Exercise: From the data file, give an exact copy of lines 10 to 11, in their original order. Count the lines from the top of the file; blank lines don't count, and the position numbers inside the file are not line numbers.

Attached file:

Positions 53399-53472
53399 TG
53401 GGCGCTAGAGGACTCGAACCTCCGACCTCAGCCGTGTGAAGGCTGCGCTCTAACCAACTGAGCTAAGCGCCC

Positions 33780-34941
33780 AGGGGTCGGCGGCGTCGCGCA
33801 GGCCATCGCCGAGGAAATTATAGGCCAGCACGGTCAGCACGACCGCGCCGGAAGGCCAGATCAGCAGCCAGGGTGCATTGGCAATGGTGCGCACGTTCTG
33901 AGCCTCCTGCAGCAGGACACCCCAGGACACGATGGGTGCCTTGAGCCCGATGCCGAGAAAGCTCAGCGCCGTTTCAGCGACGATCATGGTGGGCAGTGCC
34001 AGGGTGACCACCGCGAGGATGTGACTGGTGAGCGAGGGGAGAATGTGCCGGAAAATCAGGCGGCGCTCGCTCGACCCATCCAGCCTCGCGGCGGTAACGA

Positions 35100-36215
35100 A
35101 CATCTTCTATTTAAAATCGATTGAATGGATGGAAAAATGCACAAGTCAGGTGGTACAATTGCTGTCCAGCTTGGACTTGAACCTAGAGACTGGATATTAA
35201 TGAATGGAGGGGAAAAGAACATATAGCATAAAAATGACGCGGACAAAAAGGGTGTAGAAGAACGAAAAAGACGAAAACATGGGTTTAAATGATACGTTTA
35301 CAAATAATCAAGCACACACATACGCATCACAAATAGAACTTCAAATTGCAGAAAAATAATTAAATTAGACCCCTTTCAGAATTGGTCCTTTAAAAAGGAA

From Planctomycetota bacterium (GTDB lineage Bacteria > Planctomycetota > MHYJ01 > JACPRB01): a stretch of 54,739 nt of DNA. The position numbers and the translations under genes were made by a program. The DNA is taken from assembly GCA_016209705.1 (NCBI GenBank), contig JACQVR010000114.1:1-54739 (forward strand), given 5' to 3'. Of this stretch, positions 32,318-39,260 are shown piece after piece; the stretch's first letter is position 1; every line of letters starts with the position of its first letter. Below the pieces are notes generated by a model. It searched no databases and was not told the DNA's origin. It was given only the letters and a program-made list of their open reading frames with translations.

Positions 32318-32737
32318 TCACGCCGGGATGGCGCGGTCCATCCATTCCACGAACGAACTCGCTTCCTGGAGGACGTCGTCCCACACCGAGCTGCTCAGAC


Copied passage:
35100 A
35101 CATCTTCTATTTAAAATCGATTGAATGGATGGAAAAATGCACAAGTCAGGTGGTACAATTGCTGTCCAGCTTGGACTTGAACCTAGAGACTGGATATTAA